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Drinkers averse to experimentation, new global survey reveals

Published:  12 October, 2015

Nearly two-thirds of drinkers stay loyal to one or two alcoholic brands, according to a new study of attitudes to alcohol from global media agency, Maxus.

The research also found that only 39% of consumers enjoy experimenting with new drinks and brands - although that figures rises to 51% among young adults.

The report, titled The Drinking Code, is based on interviews with some 6,500 respondents from Australia, China, Germany, India, the UK and the US.

Other key findings include the primary role of alcohol in helping the consumer relax at home. The number one alcohol occasion is "having a casual drink at home", a ritual undertaken by 54% of consumers at least once a week and by 80% at least once a month.

It is more than twice as popular as any other type of occasion and is shared by consumers, irrespective of age or gender.

However, 78% of consumers believe it is important to drink in moderation, with over a third suggesting it should be reserved for special occasions only.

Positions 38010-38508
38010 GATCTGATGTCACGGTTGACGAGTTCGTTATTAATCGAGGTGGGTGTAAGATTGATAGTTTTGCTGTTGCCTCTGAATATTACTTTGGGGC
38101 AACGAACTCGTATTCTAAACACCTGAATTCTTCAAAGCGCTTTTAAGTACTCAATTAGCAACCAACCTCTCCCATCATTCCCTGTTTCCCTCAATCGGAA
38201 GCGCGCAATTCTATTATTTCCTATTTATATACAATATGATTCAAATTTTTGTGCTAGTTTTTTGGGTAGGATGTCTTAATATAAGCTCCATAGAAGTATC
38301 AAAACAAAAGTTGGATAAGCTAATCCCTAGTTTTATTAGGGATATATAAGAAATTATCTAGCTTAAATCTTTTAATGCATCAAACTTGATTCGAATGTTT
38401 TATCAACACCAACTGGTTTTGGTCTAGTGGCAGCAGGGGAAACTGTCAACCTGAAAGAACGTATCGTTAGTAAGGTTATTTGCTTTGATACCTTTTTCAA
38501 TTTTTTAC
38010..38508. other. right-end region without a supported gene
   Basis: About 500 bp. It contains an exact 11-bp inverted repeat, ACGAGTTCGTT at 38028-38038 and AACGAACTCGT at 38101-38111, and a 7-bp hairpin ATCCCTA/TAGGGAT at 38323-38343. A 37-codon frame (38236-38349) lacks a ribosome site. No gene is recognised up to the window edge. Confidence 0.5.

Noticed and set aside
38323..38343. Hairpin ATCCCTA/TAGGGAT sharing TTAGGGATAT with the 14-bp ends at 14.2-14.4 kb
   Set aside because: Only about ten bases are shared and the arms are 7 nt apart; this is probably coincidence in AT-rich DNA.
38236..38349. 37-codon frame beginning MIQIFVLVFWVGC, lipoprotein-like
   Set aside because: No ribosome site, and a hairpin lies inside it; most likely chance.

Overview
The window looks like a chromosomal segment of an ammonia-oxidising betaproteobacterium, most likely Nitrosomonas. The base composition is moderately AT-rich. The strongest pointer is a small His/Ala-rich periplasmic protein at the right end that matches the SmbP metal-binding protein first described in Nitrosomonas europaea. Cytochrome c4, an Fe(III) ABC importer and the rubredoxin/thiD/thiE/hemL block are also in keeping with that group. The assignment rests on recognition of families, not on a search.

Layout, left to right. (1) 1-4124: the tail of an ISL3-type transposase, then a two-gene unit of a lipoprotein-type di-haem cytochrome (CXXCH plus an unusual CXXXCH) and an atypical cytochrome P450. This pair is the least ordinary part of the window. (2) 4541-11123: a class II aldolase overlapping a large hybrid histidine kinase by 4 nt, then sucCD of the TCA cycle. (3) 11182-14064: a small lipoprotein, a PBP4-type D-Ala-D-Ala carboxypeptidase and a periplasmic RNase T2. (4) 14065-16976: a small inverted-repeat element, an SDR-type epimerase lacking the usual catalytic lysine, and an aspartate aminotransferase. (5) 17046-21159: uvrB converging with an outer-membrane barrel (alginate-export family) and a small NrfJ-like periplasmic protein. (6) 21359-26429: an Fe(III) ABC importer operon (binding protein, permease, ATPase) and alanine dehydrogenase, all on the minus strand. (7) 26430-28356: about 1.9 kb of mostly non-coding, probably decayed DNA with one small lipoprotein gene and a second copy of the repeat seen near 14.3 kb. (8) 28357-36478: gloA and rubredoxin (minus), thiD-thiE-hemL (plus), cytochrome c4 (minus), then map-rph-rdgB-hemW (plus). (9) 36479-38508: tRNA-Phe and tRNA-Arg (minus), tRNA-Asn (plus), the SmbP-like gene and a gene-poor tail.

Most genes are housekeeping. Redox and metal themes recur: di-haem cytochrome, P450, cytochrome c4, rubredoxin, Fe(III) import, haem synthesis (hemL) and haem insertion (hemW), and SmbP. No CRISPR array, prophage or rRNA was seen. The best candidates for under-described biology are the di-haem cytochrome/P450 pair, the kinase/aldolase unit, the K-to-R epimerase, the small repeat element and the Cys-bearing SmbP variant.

A similar proportion of people - 72% - consider the presence of friends and/or family and the creation of a good atmosphere to be vital for a great drinking occasion.

Other important factors are food, rated as key by 38%, location (31%), the time of day or day of the week (26%), and music (19%).

Although young drinkers are more disposed towards experimentation, 44% nevertheless find the choice of alcohol available overwhelming.

While cost is a key driver for 48% of young people's drinking choices, 56% are willing to pay more for better quality.

Nick Vale, global head of planning at Maxus, said: "Over the last few years there have been wholesale changes in alcohol consumption patterns, and we're seeing the same trends globally. Consumers are creating new rituals and occasions.

"This may be a new golden age for alcohol brands in many ways, but they also have to understand the changes in how, why and when people drink. Drinks makers often focus on things like habit, heritage and tradition, but at the same time they often want us to try something new.

"However, as consumers moderate their drinking habits, they are tending to prioritise favourite brands and 'experience' over cost factors - something for drinks makers to be aware of, particularly when pushing new variants."